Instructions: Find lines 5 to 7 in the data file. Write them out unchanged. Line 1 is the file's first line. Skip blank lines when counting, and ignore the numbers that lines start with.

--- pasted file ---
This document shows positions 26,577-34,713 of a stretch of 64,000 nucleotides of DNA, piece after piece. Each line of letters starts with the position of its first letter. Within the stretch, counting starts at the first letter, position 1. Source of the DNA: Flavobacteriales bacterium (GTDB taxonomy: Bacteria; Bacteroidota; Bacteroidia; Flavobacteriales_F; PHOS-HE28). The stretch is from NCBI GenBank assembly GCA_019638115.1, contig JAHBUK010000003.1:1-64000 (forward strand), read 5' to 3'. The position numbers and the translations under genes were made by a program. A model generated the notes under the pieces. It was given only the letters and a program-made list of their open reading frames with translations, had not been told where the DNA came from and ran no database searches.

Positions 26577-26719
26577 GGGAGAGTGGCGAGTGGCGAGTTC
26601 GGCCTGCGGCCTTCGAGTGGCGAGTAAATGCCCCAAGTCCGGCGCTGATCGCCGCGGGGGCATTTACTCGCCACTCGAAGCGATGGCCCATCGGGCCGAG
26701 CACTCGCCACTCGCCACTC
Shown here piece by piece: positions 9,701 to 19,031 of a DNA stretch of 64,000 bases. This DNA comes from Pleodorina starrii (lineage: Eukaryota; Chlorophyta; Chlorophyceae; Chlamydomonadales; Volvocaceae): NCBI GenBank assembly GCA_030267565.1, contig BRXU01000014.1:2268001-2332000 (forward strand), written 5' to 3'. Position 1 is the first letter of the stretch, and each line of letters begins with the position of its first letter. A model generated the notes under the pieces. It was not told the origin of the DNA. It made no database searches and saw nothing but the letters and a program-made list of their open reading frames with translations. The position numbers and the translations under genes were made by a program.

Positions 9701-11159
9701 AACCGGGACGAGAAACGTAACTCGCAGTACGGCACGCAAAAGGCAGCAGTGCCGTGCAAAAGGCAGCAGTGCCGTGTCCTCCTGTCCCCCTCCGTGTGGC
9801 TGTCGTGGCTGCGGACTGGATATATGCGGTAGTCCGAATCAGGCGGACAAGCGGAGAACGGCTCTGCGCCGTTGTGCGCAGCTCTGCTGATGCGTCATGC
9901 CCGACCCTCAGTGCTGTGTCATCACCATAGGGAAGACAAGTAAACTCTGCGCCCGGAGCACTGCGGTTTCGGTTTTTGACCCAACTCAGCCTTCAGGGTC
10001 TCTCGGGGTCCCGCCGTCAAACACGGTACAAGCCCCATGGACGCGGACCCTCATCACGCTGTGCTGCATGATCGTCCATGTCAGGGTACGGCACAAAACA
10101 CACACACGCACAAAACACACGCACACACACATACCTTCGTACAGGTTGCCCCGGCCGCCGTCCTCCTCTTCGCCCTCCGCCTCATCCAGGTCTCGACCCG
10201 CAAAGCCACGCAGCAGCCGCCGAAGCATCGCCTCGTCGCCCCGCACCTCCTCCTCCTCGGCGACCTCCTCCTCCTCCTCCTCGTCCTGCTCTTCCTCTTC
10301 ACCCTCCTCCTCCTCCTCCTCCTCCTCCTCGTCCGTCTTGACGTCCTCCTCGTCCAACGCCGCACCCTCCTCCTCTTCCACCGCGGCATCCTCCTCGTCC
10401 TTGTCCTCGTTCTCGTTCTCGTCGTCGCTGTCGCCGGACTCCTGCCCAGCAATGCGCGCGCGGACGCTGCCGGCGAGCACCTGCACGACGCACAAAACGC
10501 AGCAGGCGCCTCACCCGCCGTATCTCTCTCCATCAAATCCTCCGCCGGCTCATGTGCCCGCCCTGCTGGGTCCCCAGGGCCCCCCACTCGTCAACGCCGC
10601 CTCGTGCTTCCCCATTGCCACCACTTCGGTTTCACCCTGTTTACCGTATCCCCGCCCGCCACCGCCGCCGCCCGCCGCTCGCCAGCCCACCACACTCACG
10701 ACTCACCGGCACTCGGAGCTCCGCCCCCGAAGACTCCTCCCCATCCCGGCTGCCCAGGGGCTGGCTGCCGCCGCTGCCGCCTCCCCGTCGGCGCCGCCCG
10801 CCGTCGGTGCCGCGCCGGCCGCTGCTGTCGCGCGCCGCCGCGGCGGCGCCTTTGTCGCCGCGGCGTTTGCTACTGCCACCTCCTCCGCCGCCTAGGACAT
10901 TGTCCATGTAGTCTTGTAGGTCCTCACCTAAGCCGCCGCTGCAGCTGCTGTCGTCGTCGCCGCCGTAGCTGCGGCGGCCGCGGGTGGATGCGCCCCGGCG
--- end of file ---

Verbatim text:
26701 CACTCGCCACTCGCCACTC
Shown here piece by piece: positions 9,701 to 19,031 of a DNA stretch of 64,000 bases. This DNA comes from Pleodorina starrii (lineage: Eukaryota; Chlorophyta; Chlorophyceae; Chlamydomonadales; Volvocaceae): NCBI GenBank assembly GCA_030267565.1, contig BRXU01000014.1:2268001-2332000 (forward strand), written 5' to 3'. Position 1 is the first letter of the stretch, and each line of letters begins with the position of its first letter. A model generated the notes under the pieces. It was not told the origin of the DNA. It made no database searches and saw nothing but the letters and a program-made list of their open reading frames with translations. The position numbers and the translations under genes were made by a program.

Positions 9701-11159